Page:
<%@LANGUAGE="JAVASCRIPT" CODEPAGE="1252"%> Birdwatching Breaks tour reports
Birdwatching Breaks Home
Leading tours since 1987
Tour availability
GHANA 2003, February 2nd - 14th

...with Richard Cruse

Broad-billed Roller

February 2 - 3: London - Accra. Accra - Sakumo Lagoon - Kakum National Park

Weather: Sun/cloud 33C

Photo: Broad-billed Roller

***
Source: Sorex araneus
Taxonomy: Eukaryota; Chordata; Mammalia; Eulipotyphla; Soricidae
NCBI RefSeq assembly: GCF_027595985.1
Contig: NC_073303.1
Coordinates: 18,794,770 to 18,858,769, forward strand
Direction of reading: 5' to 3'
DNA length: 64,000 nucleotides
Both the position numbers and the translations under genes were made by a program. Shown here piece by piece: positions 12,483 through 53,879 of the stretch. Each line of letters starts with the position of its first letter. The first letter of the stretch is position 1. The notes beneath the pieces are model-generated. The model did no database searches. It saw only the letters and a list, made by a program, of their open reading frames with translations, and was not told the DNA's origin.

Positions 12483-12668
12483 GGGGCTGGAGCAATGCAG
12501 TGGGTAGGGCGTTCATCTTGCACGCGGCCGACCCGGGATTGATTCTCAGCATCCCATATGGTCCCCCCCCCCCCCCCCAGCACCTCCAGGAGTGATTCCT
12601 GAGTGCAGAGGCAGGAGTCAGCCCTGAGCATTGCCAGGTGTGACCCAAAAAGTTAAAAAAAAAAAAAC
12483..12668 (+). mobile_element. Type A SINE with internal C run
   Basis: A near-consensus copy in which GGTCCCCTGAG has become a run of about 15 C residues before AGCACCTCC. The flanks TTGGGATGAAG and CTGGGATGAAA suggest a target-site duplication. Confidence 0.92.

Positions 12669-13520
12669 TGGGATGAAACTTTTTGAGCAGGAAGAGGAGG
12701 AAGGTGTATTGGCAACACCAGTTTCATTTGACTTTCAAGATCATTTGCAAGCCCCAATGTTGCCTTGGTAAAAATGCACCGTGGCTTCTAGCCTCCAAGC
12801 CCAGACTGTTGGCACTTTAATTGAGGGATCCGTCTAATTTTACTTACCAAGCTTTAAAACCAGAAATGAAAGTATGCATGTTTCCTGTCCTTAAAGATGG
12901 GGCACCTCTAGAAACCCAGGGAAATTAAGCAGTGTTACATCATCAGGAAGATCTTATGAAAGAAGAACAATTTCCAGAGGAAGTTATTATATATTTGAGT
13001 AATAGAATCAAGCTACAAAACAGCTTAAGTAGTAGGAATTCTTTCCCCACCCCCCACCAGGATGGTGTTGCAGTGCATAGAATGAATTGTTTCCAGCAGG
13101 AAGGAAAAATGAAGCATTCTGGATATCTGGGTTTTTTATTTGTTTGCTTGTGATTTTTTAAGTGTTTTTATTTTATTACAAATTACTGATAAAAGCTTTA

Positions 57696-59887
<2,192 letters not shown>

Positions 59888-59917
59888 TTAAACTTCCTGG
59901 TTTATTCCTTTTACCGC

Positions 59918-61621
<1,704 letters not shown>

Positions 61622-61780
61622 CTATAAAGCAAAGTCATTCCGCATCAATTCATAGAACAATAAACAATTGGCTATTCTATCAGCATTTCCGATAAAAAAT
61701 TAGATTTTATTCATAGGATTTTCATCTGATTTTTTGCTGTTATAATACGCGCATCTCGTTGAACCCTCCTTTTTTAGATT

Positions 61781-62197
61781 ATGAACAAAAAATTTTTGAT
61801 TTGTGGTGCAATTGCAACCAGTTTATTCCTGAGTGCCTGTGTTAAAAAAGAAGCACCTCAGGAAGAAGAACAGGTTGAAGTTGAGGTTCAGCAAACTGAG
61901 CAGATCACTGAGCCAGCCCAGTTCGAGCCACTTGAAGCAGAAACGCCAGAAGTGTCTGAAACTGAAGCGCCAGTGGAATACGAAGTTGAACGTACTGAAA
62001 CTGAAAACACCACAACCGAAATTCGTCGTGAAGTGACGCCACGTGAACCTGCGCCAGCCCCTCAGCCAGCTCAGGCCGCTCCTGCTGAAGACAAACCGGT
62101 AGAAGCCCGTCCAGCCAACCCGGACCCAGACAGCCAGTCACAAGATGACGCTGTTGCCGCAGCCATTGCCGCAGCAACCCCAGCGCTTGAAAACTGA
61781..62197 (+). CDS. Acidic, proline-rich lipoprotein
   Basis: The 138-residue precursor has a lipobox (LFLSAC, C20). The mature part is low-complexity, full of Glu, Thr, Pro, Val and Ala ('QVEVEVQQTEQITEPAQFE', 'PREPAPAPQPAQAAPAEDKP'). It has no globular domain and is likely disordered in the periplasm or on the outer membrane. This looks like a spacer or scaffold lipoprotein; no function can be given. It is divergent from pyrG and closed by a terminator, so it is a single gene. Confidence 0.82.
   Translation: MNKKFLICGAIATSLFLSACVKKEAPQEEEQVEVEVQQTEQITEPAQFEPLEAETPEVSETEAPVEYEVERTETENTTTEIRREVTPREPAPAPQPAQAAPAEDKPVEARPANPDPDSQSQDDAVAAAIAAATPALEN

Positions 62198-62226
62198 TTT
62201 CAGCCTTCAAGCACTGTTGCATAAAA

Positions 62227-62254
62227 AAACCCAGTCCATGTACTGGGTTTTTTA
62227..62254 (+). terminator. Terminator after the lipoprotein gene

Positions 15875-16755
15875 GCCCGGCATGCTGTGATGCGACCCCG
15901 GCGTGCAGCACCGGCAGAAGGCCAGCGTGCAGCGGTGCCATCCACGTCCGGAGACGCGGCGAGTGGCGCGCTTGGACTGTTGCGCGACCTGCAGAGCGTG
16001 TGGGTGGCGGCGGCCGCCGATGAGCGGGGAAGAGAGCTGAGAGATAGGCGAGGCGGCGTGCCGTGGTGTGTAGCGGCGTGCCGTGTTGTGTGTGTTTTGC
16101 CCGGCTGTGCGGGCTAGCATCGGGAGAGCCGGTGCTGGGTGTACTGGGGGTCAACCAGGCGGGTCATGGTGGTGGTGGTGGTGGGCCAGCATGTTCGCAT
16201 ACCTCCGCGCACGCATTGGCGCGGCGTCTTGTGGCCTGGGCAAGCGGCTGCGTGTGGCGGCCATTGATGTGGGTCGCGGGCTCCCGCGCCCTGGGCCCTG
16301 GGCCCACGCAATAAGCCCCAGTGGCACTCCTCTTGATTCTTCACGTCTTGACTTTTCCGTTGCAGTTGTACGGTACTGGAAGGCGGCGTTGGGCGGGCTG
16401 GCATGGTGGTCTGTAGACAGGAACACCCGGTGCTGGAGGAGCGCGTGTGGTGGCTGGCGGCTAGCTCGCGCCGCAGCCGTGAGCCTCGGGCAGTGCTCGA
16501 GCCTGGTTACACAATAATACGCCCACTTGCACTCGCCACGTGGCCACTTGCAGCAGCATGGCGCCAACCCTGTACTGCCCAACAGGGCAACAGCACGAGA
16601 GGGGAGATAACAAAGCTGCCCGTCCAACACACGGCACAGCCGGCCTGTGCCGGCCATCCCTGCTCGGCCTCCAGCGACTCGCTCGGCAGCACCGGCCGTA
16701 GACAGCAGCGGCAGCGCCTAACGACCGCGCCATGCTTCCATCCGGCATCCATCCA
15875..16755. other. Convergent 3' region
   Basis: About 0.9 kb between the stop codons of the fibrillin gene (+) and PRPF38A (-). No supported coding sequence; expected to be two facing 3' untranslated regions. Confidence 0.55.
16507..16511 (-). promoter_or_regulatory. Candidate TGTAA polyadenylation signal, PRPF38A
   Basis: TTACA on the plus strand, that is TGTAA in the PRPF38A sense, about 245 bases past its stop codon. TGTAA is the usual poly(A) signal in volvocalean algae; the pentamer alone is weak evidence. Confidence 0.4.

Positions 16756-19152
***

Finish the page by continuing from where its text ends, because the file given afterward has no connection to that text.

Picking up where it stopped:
Our flight to Accra from London went via Zurich, where another member of the group joined us. On arrival in Accra, we transferred to our hotel, where we the last member of the group who had arrived the previous day, and had dinner and prepared for the next morning’s early start. The next morning we awoke to the sound of Common Bulbuls and, outside the hotel, Shikra and Black-shouldered Kite were among the more common species in the area. We took our vehicle and went to the nearby Polo ground where a large area of wasteland offered us an introduction to some of the local birds. Hooded Vultures and Black Kites were very common and a Purple Heron overflew. Several Ethiopian Swallows seemed to be resident on the nearby buildings and some small areas of water held Common and Green Sandpipers. Piapiac, Rufous-chested Swallow, Northern Crombec and Black-crowned Tchagra were all seen well and African Thrush, Yellow-billed Shrike and a small group of Black-rumped Waxbills added to the morning. Scarlet-chested Sunbird, Senegal Coucal, Purple Glossy Starling and Little Bee-eater completed our first couple of hours and we headed back to have breakfast and to check out of our hotel. After making a stop at the GWS headquarters we headed off to the Sakumo Lagoon. Terns were the most obvious groups of birds here and included Royal, Roseate, Common, Sandwich and Black. A small group of White-faced Whistling Ducks and a few African Spoonbills were seen and, among many species of wader present, Marsh Sandpiper and Kittlitz’s Plover were good to see. Several species of heron and egrets included Black-headed Heron. Whilst walking through the surrounding grassland Yellow-throated Longclaws and Red-throated Pipits were not uncommon. We left the area to head back to town for lunch and then left Accra and went eastwards to our next destination, the Cape Coast and Kakum National Park.